The former has a stronger taste and smell. The creamy and spreadable pultost is made by heating the milk to around 35 degrees celsius, while a higher temperature of about 65 degrees creates the drier and crumblier version.

11. Kraftkar

Kraftkar
Photo Credit: mongourmetgirona

Kraftkar is a blue cheese from a family-run dairy farm in the western parts of Norway. It is made from unskimmed cow’s milk and cream and injected with a mold culture. The name translates as “strong man”, a reference to a legendary farmhand who was said to have superhuman powers.

Kraftkar was awarded World Champion at the World Cheese Awards in 2016, and the small family-run dairy farm has had problems meeting demand ever since. The world’s best cheese is preferably paired with crackers and fruit jams.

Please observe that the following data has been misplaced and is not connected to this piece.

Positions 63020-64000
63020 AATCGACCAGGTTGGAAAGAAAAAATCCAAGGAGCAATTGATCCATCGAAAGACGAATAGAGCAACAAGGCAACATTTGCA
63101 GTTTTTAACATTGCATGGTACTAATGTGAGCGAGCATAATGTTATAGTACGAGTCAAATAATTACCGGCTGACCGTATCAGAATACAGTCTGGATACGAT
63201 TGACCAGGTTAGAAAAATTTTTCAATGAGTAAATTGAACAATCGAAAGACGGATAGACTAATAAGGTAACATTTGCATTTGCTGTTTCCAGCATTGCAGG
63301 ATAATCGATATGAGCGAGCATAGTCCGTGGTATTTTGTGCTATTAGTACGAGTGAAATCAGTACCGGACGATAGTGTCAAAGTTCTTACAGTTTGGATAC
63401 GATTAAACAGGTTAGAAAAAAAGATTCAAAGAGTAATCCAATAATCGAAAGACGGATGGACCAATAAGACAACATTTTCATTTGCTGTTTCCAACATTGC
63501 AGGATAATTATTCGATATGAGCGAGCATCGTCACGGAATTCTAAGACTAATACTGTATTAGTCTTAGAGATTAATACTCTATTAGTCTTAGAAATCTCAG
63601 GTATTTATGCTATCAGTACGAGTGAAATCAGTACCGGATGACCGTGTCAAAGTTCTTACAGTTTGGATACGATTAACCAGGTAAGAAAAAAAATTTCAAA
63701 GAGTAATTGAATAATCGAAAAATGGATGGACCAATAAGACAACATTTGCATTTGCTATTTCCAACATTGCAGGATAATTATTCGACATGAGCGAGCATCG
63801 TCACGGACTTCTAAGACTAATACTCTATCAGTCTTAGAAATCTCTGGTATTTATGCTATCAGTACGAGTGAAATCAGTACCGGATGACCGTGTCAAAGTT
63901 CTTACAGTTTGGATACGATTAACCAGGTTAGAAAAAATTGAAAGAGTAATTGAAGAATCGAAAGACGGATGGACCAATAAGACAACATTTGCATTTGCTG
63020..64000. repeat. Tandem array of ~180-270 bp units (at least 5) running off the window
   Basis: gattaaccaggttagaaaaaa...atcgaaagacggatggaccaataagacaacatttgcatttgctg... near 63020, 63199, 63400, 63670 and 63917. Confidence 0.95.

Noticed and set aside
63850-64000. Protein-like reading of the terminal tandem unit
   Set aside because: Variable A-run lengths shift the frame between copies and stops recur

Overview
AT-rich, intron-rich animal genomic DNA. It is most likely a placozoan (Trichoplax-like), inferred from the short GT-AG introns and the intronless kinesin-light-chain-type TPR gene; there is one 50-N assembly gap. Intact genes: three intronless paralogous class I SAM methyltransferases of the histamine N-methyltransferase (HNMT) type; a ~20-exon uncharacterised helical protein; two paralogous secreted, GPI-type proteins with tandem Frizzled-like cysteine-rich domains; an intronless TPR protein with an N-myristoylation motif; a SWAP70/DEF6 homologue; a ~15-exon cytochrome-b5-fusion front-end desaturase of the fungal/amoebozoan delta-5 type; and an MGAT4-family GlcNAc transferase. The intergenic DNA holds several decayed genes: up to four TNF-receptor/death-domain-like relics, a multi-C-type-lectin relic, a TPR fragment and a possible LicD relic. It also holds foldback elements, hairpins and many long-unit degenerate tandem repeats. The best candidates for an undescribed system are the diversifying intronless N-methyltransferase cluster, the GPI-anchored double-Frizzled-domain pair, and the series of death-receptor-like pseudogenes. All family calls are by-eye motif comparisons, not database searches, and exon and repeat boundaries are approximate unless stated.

12. Fanaost

Fanost
Photo Credit: hotmat

Fanaost is made at a dairy farm in Fana outside Bergen in Norway. The farm has been going since the 1600s, and when Ruth and Jørn Hafslund started cheese production here in 2006, they aimed at producing quality products from locally sourced ingredients.

Their cows graze on an old pasture where they have access to more than 10 different types of grass and heather.

In November 2018 Fanaost won the coveted World Cheese Award. The Hafslund couple claim their success is attributed to the combination of good pasture and low production, focusing on quality rather than quantity.

Fanaost is a semi-hard gouda cheese made from pasteurized cow’s milk. It is aged for 3 months and has a mild and round flavor.


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Victor Hansen

Victor Hansen is an Oslo native and freelance writer. When he’s not in the kitchen, he reads books or practices BJJ.